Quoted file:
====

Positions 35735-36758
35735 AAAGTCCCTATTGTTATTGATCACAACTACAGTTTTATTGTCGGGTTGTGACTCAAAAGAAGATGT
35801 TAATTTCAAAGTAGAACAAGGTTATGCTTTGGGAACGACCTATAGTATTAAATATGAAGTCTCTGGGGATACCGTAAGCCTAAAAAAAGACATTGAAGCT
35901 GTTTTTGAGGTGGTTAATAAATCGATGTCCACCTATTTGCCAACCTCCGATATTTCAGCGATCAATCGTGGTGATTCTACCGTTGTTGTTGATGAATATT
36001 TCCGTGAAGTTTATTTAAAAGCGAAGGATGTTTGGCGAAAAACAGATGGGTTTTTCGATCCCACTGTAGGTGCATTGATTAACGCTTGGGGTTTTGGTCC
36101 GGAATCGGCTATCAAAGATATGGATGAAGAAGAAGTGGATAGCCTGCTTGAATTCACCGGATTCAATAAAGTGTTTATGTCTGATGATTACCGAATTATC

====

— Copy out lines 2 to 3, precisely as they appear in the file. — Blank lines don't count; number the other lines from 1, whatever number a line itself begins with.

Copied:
35735 AAAGTCCCTATTGTTATTGATCACAACTACAGTTTTATTGTCGGGTTGTGACTCAAAAGAAGATGT
35801 TAATTTCAAAGTAGAACAAGGTTATGCTTTGGGAACGACCTATAGTATTAAATATGAAGTCTCTGGGGATACCGTAAGCCTAAAAAAAGACATTGAAGCT